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Founder Stories: Fatemeh Shirazi of Microvi

March 28, 2019

· 5 min read
Elemental Excelerator

Biology is the most ancient and powerful technology that we know of, yet the way that biology has been applied to industrial processes has changed little in the past 100 years. Fatemeh Shirazi, founder of Microvi, observed that microorganisms in the natural world behave and function very differently than those in the concrete basins and steel tanks that run our industrial bioprocesses. In her journey to find out why, Fatemeh created a series of synthetic environments to recreate features of the microenvironments of organisms in nature – the foundation for Microvi.

Melissa, Elemental Excelerator Chief of Staff, sat down with Fatemeh, CEO of Microvi. Microvi’s origins go back to a lab in Union City, CA. But, let’s start the story in Australia.

Fatemeh: Back in 2010, we were approached by the Australian Department of Housing seeking a solution for nitrate issues in Aboriginal communities. These are communities located hours from any major city, made up of 500 to 1,000 people who were drinking contaminated water. The Australian government was looking for a solution for these communities that was low-cost, sustainable and didn’t require a trained operator. In order to come up with the right solution, we had to think deeply about these 500 to 1,000 people—not utilities, not treatment facility managers, not water providers. This resulted in our very first installation going in to western Australia to treat nitrate in the drinking water. My hope is to be able to replicate the impact this solution had as many times as possible.


Melissa: This takes us to California.

Fatemeh: California is one of the areas we’re hoping to replicate what we learned in Australia, across a water system made up of distributed homes, businesses, and a large agriculture industry. In the Chino Basin, which is made up of more than 900 wells and is situated in proximity to large-scale agricultural operations, they tested all of these wells just 30 years ago and they found out maybe 10 to 20 of them have nitrate above the Maximum Contaminant Level (MCL). In 2018, a report came out and out of those 900 wells, about 630 are now contaminated above the MCL level. People are drinking nitrate-contaminated water, which is a problem that Microvi is tackling more recently with Cucamonga Valley Water District.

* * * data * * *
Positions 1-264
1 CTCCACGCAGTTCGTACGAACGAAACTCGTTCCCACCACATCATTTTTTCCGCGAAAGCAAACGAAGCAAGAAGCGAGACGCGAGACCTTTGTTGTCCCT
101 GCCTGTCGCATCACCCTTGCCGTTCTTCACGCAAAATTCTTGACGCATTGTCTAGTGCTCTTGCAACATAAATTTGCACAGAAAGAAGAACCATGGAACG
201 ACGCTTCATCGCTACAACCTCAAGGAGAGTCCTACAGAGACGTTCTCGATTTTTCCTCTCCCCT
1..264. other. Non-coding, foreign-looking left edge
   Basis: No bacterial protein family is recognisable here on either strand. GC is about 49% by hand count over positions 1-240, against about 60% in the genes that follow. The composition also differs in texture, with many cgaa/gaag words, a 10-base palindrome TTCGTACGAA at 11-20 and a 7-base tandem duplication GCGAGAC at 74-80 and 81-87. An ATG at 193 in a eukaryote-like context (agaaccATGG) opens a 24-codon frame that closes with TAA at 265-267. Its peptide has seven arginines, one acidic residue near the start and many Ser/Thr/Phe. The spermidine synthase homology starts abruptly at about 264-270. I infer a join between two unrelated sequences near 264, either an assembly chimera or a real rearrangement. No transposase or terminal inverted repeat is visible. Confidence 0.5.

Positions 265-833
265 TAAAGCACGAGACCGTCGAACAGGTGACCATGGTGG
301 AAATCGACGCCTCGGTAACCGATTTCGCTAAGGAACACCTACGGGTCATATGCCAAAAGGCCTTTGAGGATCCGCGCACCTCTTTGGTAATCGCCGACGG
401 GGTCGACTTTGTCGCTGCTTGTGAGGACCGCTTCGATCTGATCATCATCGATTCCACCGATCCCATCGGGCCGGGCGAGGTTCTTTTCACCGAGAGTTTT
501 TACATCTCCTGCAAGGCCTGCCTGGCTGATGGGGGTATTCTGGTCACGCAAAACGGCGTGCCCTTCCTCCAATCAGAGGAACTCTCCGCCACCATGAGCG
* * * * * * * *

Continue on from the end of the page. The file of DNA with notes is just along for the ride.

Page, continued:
Melissa: One of the things that I love about Microvi is how it looks to nature to help solve a problem like contaminated drinking water. Where did that initial idea for Microvi come from, and how did it evolve?

Fatemeh: The best solutions are rooted in a deep understanding of a particular problem. I finished my PhD and was recruited by a big engineering consulting company. After working there for several years, I found that I was consistently struggling to find effective solutions for water and wastewater treatment. And, it wasn’t just me. My colleagues were also struggling to find these solutions. I thought back to my courses in biology and materials science and questioned, “Nature has already designed elegant solutions for transforming molecules, like nitrogen. How can we bring this into an industrial setting and utilize it for water and wastewater treatment?”


Melissa: What happened next?

Fatemeh: I started writing a number of proposals to federal governments and I said, “This is my idea. I want to do this,” and, fortunately, all of the proposals got funded.


Melissa: All of them?

Fatemeh: Every single one. There were about three, which resulted in $1.3 million for R&D. Then, I thought to myself: I have the money and the desire and now I have to be able to answer this big question: How can we bring natural processes into an industrial setting and utilize them for water and wastewater treatment?

For the next three years, I failed to make a breakthrough. If the question was that easy to answer, others who were probably more experienced than I would have been able to answer it.

Towards the end of the third year, I could see signs of hope. We were examining all of these biological processes and all of these fascinating abilities of microorganisms to transform nitrogen and other molecules. I was very pleased to see that I was onto something.

We created a series of synthetic environments to recreate features of the microenvironments of these organisms in nature and they were thriving. This was the foundation for Microvi.


Melissa: Can you describe what that breakthrough toward the end of the third year felt like?

Fatemeh: It felt like climbing a mountain, inching closer to the summit – and then finally breaking through. Scientific knowledge hardly happens all of a sudden. It’s a long, slow process of building confidence and certainty. I’m very happy and proud to be part of this company. I would not be here without my team. There are many, many communities who are in need of this solution and I’m hopeful that Microvi will have a lasting and transformative impact.

My name is Fatemeh Shirazi, founder and CEO of Microvi Biotech.